PCPs implemented SDM in discussions about CRC screening options and continued to improve their communication techniques. They developed and implemented an electronic coding algorithm ([0;1;2]: refusal/contraindication; colonoscopy <10 years; FIT<2 years) that allowed them to reliably report CRC status. During the first data collection, the nine QC participants reported data on 20 consecutive patients (176 patients; one PCP only collected data on 16 patients). At baseline, screening rate was 37% (65/176) and almost all patients who were already up-to-date (colonoscopy ≤10 years or FOBT ≤2 years) had been screened with colonoscopy (colonoscopy 58/65; FOBT 3/65; other 4/65; see figure 2—Panel A). Of the nine PCPs, seven had no patients ever tested with FOBT (results not shown). PCPs could discuss screening options with most of the previously untested patients (55%–100%) who had not been excluded for contraindications (figure 2—Panel B). After discussion, a quarter of patients refused screening. 63% opted for FIT and 12% opted for colonoscopy (figure 2—Panel C). PCPs found they were able to discuss CRC screening with most eligible patients and it was much less time-consuming to diagnose patients’ preferences than they had expected. But because of some very high discussion rates (100%), the group agreed at a further QC meeting that PCPs could not be expected to discuss CRC screening with all eligible patient they saw.
PDSA cycle 3
Two PAs learnt to prepare the consultation agenda with PCPs so they could identify patients who were not at high risk, and then used the intervention material to facilitate SDM with these patients. They adapted them to suit their preferences and added the item ‘postponed decision’ to the data collection to capture this common choice. PAs learnt how to use the EMR to report a patient’s CRC status [(0;1;2;3): refusal/contraindication; colonoscopy <10 years; FIT <2 years; decision postponed). Finally, they learnt how to systematically assess CRC screening status and then discuss CRC screening with non-high-risk patients using SDM material.
PDSA cycle 4
The team (24 PAs and 8 PCPs) participated in data collection and reported data on 40 consecutive patients for each PCP (320 patients). We show our main results in figure 3 (panels A, B and C). Baseline screening rate increased from 37% to 40% but the increase was not statistically significant (p=0.46). The proportion of patients screened with FIT increased more than threefold (from 2% to 7%, p=0.008). The number of PCPs who had no patients tested with FOBT at baseline dropped to 2 of 8 (it was 7/9 in 2017, results not shown). All but one PCP were able to discuss CRC screening with most of their eligible patients (42%–84%). Of patients with whom screening was discussed, 20% decided to postpone their decision and 80% made one (30% refused screening, 38% opted for FIT and 12% for colonoscopy).
PAs added CRC status to routine collection of BMI, BP, and smoking status in EMR.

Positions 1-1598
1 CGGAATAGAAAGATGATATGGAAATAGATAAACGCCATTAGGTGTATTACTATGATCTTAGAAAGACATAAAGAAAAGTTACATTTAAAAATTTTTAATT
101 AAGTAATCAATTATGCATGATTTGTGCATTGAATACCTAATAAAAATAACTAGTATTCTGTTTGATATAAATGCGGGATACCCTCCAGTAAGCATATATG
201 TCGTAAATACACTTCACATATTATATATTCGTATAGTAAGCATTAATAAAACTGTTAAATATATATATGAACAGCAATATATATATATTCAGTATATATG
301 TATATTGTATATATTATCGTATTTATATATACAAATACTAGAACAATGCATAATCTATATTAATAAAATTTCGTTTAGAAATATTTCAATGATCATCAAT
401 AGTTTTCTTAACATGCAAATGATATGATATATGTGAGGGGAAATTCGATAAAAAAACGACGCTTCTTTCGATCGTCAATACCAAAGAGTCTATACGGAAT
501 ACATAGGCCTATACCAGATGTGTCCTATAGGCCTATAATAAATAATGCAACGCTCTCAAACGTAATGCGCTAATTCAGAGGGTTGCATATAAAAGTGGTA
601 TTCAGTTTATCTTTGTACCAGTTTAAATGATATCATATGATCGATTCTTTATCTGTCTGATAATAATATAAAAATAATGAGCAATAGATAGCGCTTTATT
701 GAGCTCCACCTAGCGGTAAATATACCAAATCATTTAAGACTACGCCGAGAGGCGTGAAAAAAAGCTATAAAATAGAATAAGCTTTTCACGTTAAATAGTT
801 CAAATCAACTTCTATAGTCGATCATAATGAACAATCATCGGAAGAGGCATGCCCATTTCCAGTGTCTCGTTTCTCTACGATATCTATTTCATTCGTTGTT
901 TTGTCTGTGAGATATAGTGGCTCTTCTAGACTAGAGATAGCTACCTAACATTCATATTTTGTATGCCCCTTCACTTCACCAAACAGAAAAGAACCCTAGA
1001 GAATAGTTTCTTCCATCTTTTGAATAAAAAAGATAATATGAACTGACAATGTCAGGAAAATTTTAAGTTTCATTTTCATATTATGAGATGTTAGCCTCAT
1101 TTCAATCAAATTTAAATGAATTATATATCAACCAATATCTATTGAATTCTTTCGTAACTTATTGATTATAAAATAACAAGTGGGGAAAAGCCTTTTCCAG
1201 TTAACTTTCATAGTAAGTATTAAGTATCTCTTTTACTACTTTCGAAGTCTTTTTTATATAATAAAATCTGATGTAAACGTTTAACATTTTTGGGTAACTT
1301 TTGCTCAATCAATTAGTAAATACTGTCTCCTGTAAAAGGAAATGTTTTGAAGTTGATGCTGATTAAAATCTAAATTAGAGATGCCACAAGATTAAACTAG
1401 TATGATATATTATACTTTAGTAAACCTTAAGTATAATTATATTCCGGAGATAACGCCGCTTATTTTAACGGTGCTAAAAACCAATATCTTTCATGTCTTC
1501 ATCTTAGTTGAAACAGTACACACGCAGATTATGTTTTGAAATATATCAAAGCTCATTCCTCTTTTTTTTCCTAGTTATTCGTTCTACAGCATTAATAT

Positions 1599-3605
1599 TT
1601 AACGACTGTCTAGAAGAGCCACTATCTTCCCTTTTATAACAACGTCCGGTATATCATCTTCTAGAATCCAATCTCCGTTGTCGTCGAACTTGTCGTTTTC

PCPs developed routines for colonoscopy referrals that included sampling the patient’s blood, supplying detailed information about the test and giving the patient the necessary instructions for using laxative and dietary instructions.
Lessons and limitations
When PCPs get the chance to choose what they want to address and can adapt the study material to do so, they actively get involved in the conception of a QI project. They are even able to overcome structural and organisational barriers such as patients’ triage for discussions on CRC screening, time restrains, delivery of quality information and patient referrals.
Baseline screening rates tended to be higher over time (37% vs 40%) and the proportion of patients screened with FOBT increased more than threefold (from 2% to 7%, p=0.008). The number of PCPs who had no patients tested with FOBT dropped from 7/9 in 2017 to 2 of 8 in 2018. These results suggest that PCPs massively changed their prescription patterns for CRC screening while patients could better choose the option which best fitted their preferences.
When PCPs could discuss CRC screening, the vast majority of their patients took an active decision for CRC screening (for or against screening, and with which test). These results suggest the importance and relevance of offering patients a choice. When offered a choice, the proportion of patients who choose either colonoscopy or FOBT does not seem to match the proportion of colonoscopy screenings (89%) found in a recent Swiss study,5 which suggests that PCP preferences overdetermine the choice of test.
We found that during first data collection (PDSA cycle 2), some of the PCPs discussed screening with 100% of their eligible patients. They figured out, after discussing this point at a further QC meeting, that it was not practically feasible to do so in a real-life practice. This rate markedly decreased in the second data collection corresponding to what seems to be routinely feasible and reasonable.
Consistent with the literature,29–31 participating PCPs found out that they needed to make substantial organisational changes and involve PAs to implement SDM and facilitate discussions on CRC screening. PAs could significantly reduce PCP workloads25 26 by identifying and discussing CRC screening with non-high-risk patients, as well as reporting CRC status in the EMR.